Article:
Case BriefsHigh Courts

Punjab and Haryana High Court: A Division Bench of Rajiv Sharma and Harinder Singh Sindhu, JJ., disposed of the appeal of a person who was convicted and punished for murder under Section 302 of the Penal Code, 1860 by the trial court.

The appellant herein was convicted by the trial court under Section 302 of IPC which was later converted to Section 304 Part-II of IPC. The appellant had already undergone 10 years and 12 days of imprisonment and prayed for a lenient view towards the quantum of sentence.

The Court recorded a finding stating that the appellant had inflicted simple injuries on the respondent. Relying on Shailesh Jasvantbhai v. State of Gujarat, (2006) 2 SCC 359 and Jameel v. State of Uttar Pradesh, (2010) 12 SCC 532, the Court held that the sentence must be awarded for an offence; and the circumstances affecting the offence must be analyzed by the court on the basis of their relevance. 

Also, the sentencing system of the courts must consider: (i) nature and gravity of offence, (ii) motive and manner of commission of offence, (iii) weapons used, and (iv) conduct of accused. 

Taking into account the facts and circumstances of the case, the Court preferred a lenient view and sentenced the appellant to the period of imprisonment already undergone by him, thus releasing him and disposing of the case.  [Mohan Singh v. State of Punjab, IOIN CRA-D-122-DB of 2004, decided on 22-07-2019]

Case BriefsHigh Courts

Bombay High Court: Prithviraj K. Chavan, J. allowed an appeal filed by the appellant against the order of the Special Judge (NDPS) whereby he was convicted under Narcotic Drugs and Psychotropic Substances Act, 1985 for being found in illegal possession of LSD liquid and charas.

The appellant was represented by Caroline Collasso, Advocate who contended that his prosecution was based on total falsity as there were several discrepancies and lacunae in the case. S.R. Rivankar, Public Prosecutor, urged the Court to pass necessary orders.

Discussing the scope of Section 50 of NDPS Act, the High Court relied on Arif Khan v. State of Uttarakhand, (2018) 18 SCC 380, and noted that it is obligatory upon the officer concerned to apprise the suspect of his right to be searched before a Gazetted Officer or Magistrate. The Court was of the opinion that the mandatory requirement of Section 50 was not satisfied in the present case, and therefore the impugned order was liable to be set aside.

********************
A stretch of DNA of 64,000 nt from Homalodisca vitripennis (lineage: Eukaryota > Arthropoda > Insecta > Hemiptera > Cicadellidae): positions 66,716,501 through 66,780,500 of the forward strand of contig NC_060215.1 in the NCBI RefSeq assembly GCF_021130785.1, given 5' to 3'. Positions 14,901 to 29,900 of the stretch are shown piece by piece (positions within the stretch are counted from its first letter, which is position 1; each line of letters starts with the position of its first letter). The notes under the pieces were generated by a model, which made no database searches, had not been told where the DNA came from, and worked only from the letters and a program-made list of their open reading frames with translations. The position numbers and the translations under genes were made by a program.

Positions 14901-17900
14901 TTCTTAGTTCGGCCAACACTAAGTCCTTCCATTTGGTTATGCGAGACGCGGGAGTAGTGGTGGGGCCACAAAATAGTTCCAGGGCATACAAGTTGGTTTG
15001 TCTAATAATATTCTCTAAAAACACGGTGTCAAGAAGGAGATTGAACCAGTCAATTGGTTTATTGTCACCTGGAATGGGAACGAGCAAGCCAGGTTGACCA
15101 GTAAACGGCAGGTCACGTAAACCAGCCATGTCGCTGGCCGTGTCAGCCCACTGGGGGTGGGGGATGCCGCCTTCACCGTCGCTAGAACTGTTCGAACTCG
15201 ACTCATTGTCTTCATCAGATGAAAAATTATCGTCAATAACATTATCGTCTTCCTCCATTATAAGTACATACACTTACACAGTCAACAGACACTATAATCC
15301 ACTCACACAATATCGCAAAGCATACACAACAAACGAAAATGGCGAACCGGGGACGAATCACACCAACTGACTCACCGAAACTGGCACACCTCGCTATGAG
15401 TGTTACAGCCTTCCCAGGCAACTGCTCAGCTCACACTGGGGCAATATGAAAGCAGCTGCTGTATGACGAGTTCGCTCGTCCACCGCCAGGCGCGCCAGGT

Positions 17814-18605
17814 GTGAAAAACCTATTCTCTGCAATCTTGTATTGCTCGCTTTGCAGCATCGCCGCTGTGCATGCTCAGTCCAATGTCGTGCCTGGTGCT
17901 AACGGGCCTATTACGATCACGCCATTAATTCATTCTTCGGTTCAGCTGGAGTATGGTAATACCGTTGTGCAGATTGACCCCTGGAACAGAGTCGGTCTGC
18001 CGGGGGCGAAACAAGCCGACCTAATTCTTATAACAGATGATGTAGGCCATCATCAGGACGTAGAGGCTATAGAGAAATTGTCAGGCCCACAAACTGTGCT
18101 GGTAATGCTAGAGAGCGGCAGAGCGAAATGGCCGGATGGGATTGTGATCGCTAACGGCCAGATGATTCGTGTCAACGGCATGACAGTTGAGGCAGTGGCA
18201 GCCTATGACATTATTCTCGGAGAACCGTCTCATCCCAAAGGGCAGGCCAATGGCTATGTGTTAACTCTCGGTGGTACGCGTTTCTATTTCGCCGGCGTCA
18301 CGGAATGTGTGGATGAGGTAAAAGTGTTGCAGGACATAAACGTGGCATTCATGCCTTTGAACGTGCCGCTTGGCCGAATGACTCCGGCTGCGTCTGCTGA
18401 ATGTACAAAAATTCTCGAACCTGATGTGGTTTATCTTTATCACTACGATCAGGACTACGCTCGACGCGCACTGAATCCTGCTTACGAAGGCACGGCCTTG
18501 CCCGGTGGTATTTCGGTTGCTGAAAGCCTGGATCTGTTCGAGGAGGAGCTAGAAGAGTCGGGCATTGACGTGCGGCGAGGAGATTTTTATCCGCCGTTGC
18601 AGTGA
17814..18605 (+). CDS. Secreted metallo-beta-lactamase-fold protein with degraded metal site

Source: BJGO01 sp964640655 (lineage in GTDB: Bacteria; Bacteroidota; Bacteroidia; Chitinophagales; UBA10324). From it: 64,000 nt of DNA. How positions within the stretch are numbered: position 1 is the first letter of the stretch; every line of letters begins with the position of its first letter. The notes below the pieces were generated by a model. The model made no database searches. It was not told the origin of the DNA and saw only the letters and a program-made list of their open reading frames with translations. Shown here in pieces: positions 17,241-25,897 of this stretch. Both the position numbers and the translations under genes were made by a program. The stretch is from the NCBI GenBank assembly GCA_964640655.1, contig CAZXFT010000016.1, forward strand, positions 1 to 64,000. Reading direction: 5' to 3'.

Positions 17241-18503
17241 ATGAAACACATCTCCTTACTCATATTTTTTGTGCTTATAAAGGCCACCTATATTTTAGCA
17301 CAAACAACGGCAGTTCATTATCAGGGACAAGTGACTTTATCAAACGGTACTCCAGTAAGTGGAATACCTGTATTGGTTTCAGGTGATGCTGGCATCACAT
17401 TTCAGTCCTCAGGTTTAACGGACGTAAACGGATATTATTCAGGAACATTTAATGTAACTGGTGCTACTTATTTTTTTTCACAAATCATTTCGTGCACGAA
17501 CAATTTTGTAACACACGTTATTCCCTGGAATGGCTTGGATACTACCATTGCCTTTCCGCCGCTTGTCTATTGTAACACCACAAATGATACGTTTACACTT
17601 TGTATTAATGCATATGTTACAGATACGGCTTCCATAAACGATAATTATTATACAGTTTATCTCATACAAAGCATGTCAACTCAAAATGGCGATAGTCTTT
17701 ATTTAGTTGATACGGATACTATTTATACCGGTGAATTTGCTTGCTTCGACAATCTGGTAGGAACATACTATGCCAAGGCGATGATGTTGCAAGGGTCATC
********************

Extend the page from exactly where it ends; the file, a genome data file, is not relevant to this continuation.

Apart from that, it was pertinently noted that the charge against the appellant was itself defective, in the sense that, it nowhere revealed that the contents of the charge were explained to the appellant in the language understood by him and after following the same, he pleaded not guilty. The charge which was farmed was in the English Language. And it was an uncontroverted fact, the appellant who was a Japanese National did not know English. More surprisingly, the Advocate appearing for the appellant did not argue the matter on charge and left it to the Court, which also could be said to be against the right of the accused to be heard at the time of the framing of the charge. The Court observed it as apparent that the charge was farmed sans giving a proper hearing to the appellant.

In such view of the matter, the Court quashed the conviction and sentence awarded to the appellant and set aside the impugned order. [Yusuji Hinagata v. State, 2019 SCC OnLine Bom 2474, decided on 01-10-2019]

Case BriefsHigh Courts

Patna High Court: Ahsanuddin Amanullah, J. disposed of the petition after making minor changes to the sentence on the grounds of the imprisonment already undergone by the petitioners.

The petitioners petitioned the Court under Sections 397 and 401 of the Code of Criminal Procedure, 1973, against the judgment passed by the Additional Sessions Judge, Patna in Cr. Appeal No. 25 of 2013, by which the petitioners were convicted and sentenced and it was upheld when the appeal was made against the same. The petitioners along with four others was convicted under Section 498-A of the Penal Code and sentenced to simple imprisonment of one year and a fine of Rs 3,000 each and in default, they were to undergo further two months simple imprisonment. 

The counsel for the petitioners submitted that the opposite party  2 is the wife of the petitioner’s brother. It was submitted that the petitioners had no concern with the matrimonial dispute of the parties and the allegation was that after the birth of a male and female child and two years of marriage, they tortured and assaulted for the dowry of Rs 8,000 and took away her ornaments. It was submitted that such allegation, even if believed, could at best be attributed to husband, as the petitioners could not have any role or could not have benefited from any dowry or money which the wife of their brother would have fetched from the matrimonial home. It was submitted that the witnesses during the trial had made only ominous and general allegations and there was nothing specific against them.